Battling Wild Fires and Perspectives

Hello readers!  Apologies for my absence over the past couple of weeks.  I’m grateful, especially as a founder and company partner, that we’ve been so busy as of late.  The design, conduct, and evaluation of a couple of great exercises for one client; the design of several impactful training courses for another; along with preparations for two new contracts have had our small business buzzing with activity.  We will be recruiting a lot of people for one of those contracts, so stay posted on the blog (, my LinkedIn profile, and both my personal (@triecker) and our company (@epsllc) Twitter accounts, as well as the company website ( for more info.

Although I’ve not been blogging for the last couple of weeks, I’ve still been keeping up on current events.  The wildfire in Fort McMurray, Alberta, Canada has been consistently one of the biggest stories as the fires still continue to spread, having caused massive devastation to property and the environment, and having displaced around 100,000 people.  Hundreds of vehicles were abandoned during evacuations, either due to mechanical trouble or lack of fuel.  The Canadian Red Cross, partnering with federal and provincial governments, is providing tens of millions of dollars in direct aid to impacted individuals and families.  Thousands of workers are being evacuated from the oil sands area north of the Fort McMurray, stalling more than a million barrels of production each day.  Firefighters, law enforcement, military personnel, and other resources are battling dry conditions, high temperatures, and winds in this massive and constantly shifting fire.  Other provincial and local governments and even citizens are helping to shelter and care for evacuees, many of which have lost much of their property.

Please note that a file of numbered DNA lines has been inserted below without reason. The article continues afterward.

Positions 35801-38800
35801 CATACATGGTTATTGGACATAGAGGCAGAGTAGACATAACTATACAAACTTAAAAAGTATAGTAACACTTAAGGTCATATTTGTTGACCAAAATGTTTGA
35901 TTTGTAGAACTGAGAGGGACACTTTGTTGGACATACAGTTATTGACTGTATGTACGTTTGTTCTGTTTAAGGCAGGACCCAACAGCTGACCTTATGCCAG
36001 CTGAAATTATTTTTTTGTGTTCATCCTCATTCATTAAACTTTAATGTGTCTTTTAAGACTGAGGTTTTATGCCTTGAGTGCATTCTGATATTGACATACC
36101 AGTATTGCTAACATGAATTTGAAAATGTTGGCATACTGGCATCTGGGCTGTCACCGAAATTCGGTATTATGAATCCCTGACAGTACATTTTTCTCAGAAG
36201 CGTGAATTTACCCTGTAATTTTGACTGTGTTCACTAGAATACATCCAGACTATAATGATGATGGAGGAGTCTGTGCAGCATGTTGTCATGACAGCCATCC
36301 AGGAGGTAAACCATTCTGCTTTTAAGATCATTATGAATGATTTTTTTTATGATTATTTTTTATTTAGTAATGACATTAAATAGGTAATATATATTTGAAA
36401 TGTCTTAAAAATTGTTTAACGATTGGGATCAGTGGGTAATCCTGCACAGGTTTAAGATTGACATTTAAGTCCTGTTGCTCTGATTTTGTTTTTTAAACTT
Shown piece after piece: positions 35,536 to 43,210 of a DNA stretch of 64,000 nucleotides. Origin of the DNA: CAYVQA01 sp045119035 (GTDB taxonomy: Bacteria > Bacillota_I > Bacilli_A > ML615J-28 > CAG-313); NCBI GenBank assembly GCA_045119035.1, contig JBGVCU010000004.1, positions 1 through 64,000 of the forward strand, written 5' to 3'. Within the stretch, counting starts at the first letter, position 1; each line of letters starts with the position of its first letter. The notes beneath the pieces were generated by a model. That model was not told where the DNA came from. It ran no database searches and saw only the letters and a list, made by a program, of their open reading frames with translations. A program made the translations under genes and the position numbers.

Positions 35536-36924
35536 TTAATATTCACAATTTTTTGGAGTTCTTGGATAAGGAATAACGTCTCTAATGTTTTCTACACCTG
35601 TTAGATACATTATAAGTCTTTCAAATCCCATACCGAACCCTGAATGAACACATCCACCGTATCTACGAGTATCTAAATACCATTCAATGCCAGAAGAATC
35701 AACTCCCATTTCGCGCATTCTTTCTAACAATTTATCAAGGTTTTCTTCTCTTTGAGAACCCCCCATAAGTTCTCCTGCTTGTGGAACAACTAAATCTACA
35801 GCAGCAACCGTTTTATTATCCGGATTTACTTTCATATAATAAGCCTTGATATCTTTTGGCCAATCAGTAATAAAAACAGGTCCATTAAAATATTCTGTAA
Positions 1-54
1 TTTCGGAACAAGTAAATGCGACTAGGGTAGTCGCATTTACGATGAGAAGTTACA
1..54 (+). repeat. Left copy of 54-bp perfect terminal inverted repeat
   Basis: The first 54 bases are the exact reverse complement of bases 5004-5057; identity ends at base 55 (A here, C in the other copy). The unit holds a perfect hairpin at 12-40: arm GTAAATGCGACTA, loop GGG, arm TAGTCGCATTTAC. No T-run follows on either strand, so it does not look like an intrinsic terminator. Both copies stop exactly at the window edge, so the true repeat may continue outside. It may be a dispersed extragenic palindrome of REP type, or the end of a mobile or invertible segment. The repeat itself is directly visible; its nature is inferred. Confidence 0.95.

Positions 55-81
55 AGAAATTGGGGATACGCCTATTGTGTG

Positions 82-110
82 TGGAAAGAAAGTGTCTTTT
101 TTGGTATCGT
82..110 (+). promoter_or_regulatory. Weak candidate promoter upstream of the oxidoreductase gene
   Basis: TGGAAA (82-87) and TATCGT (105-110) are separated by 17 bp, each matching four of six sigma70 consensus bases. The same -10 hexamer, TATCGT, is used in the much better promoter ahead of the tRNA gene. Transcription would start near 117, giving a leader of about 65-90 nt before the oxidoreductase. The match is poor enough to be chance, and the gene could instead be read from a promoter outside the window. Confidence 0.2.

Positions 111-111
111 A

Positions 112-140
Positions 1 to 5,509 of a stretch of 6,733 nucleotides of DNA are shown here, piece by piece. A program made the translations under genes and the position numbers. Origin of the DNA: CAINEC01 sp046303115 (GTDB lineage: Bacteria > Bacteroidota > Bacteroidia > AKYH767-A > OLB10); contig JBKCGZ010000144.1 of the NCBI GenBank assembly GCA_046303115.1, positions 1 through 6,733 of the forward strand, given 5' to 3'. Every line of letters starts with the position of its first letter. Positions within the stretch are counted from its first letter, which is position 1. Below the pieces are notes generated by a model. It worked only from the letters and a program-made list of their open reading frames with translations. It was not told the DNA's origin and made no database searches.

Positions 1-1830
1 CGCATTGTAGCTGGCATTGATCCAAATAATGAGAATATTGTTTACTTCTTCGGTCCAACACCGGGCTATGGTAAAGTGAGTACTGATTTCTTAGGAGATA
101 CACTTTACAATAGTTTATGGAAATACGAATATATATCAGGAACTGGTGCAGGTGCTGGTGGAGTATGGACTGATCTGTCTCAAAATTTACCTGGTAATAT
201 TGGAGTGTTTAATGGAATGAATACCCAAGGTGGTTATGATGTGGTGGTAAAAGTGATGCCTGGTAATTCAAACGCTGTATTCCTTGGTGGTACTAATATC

One thing I often find interesting is the difference between perspectives, especially between public safety and citizens.  While our focus in public safety is… well… to make sure the public is safe, we always have to keep tabs on perception.  Take the seemingly conflicting reports of these two articles, for example.  The first article, published Thursday May 5, tells the story of residents evacuated from an area who are questioning the organization of response efforts and general preparedness of officials.  One individual tells of no police officers to guide evacuees out of town.  The second article, published on Saturday May 7 tells of military and police overseeing evacuations across the incident.  I believe I read these two articles back to back, causing the dichotomy of the two to really jump out at me.

Truth, of course, likely lies in both articles.  Yes, thousands of public safety and military personnel are involved and doing what they can.  Some evacuation orders, as indicated in the first article, are sudden, based upon rapidly changing factors, giving public safety little time to mobilize to the new area.  There must also be a consideration that evacuation orders may have been issued without proper coordination of resources.  Any of these things are possibilities, especially in the fast moving environment of wild fires.  Still, they provide opportunities for us to learn and improve.  Not knowing the details of what may or may not have transpired, I am always reluctant to speculate.  As with all incidents, events, and exercises, however, once the work is done, we have an excellent opportunity to review and evaluate information in a collaborative manner to identify strengths and areas for improvement.  Organizing these notes creates a corrective action plan, the implementation of which will, over time, make us better at what we do.

© 2016 – Timothy Riecker

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